Things are looking optimistic for Africa’s mobile economy, according to the latest Mobile Economy 2023 report, released by the Global System Operators and Manufacturers Association (GSMA).

The report projects sub-Saharan Africa as being one of the global regions that will see the biggest increase in smartphone adoption by the end of this year, reaching 87% by 2030, up from 51% in 2022. By the end of the decade, sub-Saharan Africa and India will account for nearly half of the world’s new mobile subscribers.

“The rising youth population in Africa has a lot to do with this, along with more competitive pricing in the mobile sector,” says Kegan Peffer, CEO of Adoozy Power, which offers mobile power banks for rent across South Africa. A market that is forecasted to expand with more than 600-million mobile power bank users over the next five years.

Further to this, the report indicates that the mobile data traffic per mobile in Africa will nearly quadruple, with a 3,9-time increase by 2028, growing from 4,6 GB (gigabytes) per user per month to 18 GB.

“Smartphone usage is no longer just about staying connected. It is now an integral part of the way we work, shop, manage our finances, and socialise. More importantly, mobile is committed to changing our lives for the better. As the first sector to commit to the UN Sustainable Development Goals (SDGs) in 2016, the mobile industry is currently achieving 53% of what it can contribute to these goals, placing a major focus on digital inclusion and innovation, says Peffer.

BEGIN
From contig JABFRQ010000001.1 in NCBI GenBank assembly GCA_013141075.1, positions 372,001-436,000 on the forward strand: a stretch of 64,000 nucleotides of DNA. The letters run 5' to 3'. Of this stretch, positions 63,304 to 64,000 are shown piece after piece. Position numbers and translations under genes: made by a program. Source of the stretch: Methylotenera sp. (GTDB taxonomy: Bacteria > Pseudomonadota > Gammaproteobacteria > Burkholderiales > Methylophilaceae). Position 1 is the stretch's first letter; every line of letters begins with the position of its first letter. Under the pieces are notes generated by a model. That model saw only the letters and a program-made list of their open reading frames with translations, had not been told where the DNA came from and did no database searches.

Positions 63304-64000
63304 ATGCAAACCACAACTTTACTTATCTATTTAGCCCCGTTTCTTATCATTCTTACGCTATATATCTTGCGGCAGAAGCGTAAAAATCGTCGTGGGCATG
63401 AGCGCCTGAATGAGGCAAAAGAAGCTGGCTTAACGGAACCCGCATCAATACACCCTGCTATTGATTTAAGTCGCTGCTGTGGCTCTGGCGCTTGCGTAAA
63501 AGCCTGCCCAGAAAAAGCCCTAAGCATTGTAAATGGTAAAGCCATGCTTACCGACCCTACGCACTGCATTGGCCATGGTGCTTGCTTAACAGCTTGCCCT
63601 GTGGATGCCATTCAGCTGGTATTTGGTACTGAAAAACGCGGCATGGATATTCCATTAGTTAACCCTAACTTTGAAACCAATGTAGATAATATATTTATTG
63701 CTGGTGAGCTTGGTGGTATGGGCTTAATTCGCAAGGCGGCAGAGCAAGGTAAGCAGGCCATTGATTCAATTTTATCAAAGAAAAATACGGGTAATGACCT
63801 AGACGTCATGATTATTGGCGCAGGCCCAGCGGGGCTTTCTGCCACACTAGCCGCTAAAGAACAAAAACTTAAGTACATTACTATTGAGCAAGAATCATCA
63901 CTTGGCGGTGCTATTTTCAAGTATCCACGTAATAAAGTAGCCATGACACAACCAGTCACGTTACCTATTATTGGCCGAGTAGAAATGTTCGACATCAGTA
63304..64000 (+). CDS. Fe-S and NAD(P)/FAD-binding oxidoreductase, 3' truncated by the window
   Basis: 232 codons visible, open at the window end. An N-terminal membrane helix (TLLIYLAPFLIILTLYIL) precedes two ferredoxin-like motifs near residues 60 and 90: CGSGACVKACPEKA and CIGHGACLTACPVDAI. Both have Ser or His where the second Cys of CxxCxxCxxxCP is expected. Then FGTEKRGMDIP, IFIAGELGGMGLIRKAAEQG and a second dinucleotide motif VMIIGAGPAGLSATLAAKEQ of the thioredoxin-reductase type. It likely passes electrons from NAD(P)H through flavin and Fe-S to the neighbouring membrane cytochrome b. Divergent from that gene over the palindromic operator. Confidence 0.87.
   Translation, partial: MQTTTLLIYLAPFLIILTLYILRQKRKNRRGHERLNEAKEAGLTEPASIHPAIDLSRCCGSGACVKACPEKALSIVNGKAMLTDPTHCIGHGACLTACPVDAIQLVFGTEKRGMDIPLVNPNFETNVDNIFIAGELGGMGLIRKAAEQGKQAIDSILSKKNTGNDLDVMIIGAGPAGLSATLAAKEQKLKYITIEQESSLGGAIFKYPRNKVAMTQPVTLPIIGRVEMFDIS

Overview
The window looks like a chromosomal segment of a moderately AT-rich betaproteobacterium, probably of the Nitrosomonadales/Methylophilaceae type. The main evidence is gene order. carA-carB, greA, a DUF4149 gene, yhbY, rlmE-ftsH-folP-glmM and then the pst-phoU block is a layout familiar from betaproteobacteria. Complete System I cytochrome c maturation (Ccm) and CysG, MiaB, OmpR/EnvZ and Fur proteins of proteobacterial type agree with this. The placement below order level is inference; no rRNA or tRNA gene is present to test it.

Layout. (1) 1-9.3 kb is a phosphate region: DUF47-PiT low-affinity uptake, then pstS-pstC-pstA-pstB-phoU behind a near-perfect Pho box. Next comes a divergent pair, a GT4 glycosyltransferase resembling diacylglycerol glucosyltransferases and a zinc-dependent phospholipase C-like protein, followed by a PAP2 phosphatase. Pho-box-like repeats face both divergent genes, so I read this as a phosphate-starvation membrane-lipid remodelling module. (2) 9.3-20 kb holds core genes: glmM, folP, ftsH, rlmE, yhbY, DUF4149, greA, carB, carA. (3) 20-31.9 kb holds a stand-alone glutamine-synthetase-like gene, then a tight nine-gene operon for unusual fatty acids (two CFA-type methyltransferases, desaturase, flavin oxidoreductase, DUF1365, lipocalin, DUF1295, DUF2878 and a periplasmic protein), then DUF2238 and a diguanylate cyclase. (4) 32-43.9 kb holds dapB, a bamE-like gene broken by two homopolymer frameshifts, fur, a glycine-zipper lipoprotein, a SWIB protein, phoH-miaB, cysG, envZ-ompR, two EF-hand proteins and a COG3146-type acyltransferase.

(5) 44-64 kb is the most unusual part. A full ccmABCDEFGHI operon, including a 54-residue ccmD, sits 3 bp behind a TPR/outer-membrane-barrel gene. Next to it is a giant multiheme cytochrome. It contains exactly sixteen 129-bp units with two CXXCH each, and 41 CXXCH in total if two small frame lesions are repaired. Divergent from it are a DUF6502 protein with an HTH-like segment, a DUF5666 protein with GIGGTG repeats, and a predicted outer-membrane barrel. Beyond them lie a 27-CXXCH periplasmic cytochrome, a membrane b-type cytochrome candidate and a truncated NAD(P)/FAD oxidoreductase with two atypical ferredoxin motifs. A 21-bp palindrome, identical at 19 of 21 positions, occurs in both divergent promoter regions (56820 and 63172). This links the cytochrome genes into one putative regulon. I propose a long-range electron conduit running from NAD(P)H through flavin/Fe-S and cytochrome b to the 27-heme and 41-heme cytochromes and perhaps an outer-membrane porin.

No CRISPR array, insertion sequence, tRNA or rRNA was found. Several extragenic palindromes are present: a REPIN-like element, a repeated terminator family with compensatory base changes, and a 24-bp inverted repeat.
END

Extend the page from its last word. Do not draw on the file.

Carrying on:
5G will massively increase connectivity for businesses and consumers

In looking at improving mobile access and connectivity, the GSMA also forecasts that 5G connections are expected to double over the next two years, with deployments rolling out in more than 30 countries in 2023 alone. And the Mobile Economy report indicates that in sub-Saharan Africa, the number of 5G subscriptions is expected to reach 213-million in 2030.

CEO of Cape Town-based IT company Innovo Networks, Damian Michael, says that the sooner 5G rollout in Africa can take off, the better it will be for business and post-pandemic recovery. “At the moment, fibre connections are the most reliable for both consumers and businesses, but when 5G Wireless networks and fibre option networks can work together to support connectivity, it’s going to open up a holistic communication system that will improve reliability and affordability for South African businesses as well as citizens. Despite delays in infrastructure capabilities, it’s encouraging to see Africa heading in the right direction.”

Other benefits of 5G will include the positive socioeconomic impact. Areas said to benefit the most include education, healthcare, fintech, and climate change, and by 2030, 5G technology could contribute about $26-billion to the continent’s economy.

Africa’s electricity crisis fuelling innovation in mobile power

With growing smartphone adoption, increasing sales of mobile devices, gadgets, and wearable devices, consumers’ demand for power is growing. ” At this point in time, smartphone battery technology has not been able to keep up with the processing power required to drive today’s advanced smartphones. Add to this South Africa’s electricity crisis, and it’s becoming critical for South Africans to find alternative power solutions to stay connected,” says Peffer.

Smart solutions are fast filling the gap in the limited supply of electricity in the country, with innovations like solar panels for smartphone charging, power bricks that provide off-the-grid solutions for household devices, and fast-charge mobile power banks for rent.

To this end, it’s clear that the continent is on an upward trajectory in navigating power issues, while embracing the digital future of a mobile-first African economy.